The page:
My days could involve a wide variety of activities. I still have my day job working for Sen. McCaskill, working with community leaders in Kansas City and throughout northwest Missouri on her behalf. After work, I may be attending a meet-and-greet, a fundraiser, or out knocking on doors and talking to voters. Also, since I am unopposed on the November ballot, I have been able to spend some time visiting with community leaders about their priorities and what they would like to see happen in the upcoming legislative session.
4. You have worked on a number of campaigns, which helped you to understand to a degree what you were getting yourself into when deciding to run. What other experience do you bring to the table?
The fact that I have spent my life living and working in both urban and rural Missouri should give me the perspective to understand the importance of issues to the state as a whole. For example, I believe strongly in the importance of public transportation, and we have all witnessed the remarkable response to the new streetcar line and the economic development that it is spurring. I also know the importance of the OATS bus to our rural citizens. [The nonprofit OATS Inc. provides transit services to 87 Missouri counties.] It is something my own grandmother used on a weekly basis in order to get to the grocery store, pharmacy – not to mention the social interaction that many in isolated communities may feel. Streetcars and the OATS bus – I recognize that both are important to the citizens of our state.
5. How are you able to reach out to young voters?
Social media is a great tool for reaching a wide range of people, but younger constituents in particular. I am obviously on Facebook, but also Twitter (@gregrazer) and Instagram (greg_razer). … I have some fun ideas for interaction with constituents once I’m in office.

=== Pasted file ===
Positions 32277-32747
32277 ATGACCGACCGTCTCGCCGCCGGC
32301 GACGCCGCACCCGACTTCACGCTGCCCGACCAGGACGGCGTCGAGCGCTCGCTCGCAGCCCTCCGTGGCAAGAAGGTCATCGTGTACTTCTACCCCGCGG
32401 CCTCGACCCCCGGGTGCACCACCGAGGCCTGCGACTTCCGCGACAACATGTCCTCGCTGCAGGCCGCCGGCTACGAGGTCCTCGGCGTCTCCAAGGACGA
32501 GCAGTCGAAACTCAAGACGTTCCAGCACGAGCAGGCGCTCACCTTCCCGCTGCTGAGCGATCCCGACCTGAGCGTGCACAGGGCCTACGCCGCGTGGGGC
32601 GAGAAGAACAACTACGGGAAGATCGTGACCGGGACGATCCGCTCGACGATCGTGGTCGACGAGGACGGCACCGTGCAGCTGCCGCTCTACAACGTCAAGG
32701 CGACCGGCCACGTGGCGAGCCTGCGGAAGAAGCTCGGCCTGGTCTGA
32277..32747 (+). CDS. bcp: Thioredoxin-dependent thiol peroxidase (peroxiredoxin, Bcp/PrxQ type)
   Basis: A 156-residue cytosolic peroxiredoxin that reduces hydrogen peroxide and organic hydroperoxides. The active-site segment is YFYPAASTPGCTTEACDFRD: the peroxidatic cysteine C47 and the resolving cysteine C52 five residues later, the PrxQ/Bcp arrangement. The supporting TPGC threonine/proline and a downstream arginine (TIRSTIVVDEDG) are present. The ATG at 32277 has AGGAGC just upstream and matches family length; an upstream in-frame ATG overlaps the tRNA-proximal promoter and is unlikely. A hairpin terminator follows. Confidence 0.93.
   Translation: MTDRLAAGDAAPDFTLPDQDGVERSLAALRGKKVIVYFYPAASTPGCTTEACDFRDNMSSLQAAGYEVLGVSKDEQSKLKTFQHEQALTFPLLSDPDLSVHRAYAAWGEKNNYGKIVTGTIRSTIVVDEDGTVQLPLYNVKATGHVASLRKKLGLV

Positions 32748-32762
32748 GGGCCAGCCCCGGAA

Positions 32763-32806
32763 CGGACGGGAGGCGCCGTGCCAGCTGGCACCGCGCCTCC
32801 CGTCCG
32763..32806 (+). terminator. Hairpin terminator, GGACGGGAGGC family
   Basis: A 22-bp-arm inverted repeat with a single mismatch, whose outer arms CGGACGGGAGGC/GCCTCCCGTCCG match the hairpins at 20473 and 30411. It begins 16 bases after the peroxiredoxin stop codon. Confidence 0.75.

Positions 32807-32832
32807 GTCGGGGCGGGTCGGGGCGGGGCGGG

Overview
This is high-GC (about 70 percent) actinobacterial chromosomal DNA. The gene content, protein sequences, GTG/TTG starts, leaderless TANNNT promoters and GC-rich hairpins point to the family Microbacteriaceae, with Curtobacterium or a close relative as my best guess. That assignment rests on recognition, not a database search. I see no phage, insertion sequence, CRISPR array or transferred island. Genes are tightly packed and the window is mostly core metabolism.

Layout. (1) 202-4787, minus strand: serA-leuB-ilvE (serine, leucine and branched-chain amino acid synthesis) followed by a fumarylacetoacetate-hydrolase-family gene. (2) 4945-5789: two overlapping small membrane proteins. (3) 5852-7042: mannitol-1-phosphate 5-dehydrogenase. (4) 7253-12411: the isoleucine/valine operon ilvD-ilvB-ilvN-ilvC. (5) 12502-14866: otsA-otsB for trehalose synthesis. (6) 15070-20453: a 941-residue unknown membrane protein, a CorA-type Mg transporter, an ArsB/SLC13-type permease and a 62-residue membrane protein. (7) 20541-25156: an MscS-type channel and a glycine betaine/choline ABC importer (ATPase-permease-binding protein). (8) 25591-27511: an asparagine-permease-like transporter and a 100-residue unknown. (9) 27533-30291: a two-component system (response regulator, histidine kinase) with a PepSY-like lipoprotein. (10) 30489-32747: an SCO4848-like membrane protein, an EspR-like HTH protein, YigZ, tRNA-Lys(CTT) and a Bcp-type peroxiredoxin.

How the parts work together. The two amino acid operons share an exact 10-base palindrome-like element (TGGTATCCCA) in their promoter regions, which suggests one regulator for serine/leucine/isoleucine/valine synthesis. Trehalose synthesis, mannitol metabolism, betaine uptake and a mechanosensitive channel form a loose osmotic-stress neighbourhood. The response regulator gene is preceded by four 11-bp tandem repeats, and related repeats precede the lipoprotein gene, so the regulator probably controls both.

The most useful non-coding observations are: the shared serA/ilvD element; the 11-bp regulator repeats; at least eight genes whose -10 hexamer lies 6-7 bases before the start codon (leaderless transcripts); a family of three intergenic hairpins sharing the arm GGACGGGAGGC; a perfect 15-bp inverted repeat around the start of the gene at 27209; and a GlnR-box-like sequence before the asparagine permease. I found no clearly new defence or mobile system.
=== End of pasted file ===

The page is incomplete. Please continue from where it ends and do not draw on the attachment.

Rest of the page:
I also enjoy good old fashioned meetings and discussions. Whether meeting one-on-one at a coffee shop or speaking to a class, club or group, I’m always happy to come and speak to young people about current issues and how they can get involved.
6. I understand that you are a major sports fan. Do you primarily cheer for our local teams, or are there other teams that you also follow?
Primarily our local teams – the past couple of years being a Royals fan has obviously been amazing.
My primary sports passion, though, is Mizzou Athletics. I’m a huge fan of all Tiger sports and proudly serve on the board of the Tiger Club of Greater Kansas City. M-I-Z…
7. Who are you cheering for in the baseball post-season?
That’s a tough one – I have dear friends in D.C. and would love for their Nationals to win. Same goes for friends in Chicago and even up in Canada. I guess I’ll just sit back, enjoy the games and wait for spring training to start.
8. Do you play any sports? If yes, which sports? And if no, why not?
Oh no, I’m not at all athletic. Just a gene my parents did not pass on to me!
9. What has been your favorite memory in a sport outside of last year’s Royals baseball season?
2010 Mizzou vs. Oklahoma football game. It was Homecoming in Columbia. Oklahoma came into town ranked No. 1 in the nation. ESPN College GameDay broadcast that morning from the Quad, and the game that night was shown nationwide on ABC. The opening kickoff went to the Tigers, who ran it back for a touchdown. I don’t believe I’ve ever heard a stadium louder than Faurot Field at that moment. Of course, Mizzou went on to win the game, making it one of the most perfect sports days I’ve ever experienced.
10. OK, one fun question. What would be your dream sporting-event ticket and with which teams? (This might be the toughest question!)
Oh, this is the easiest question: My dream ticket is to the college football national championship game – to watch our Missouri Tigers win it all!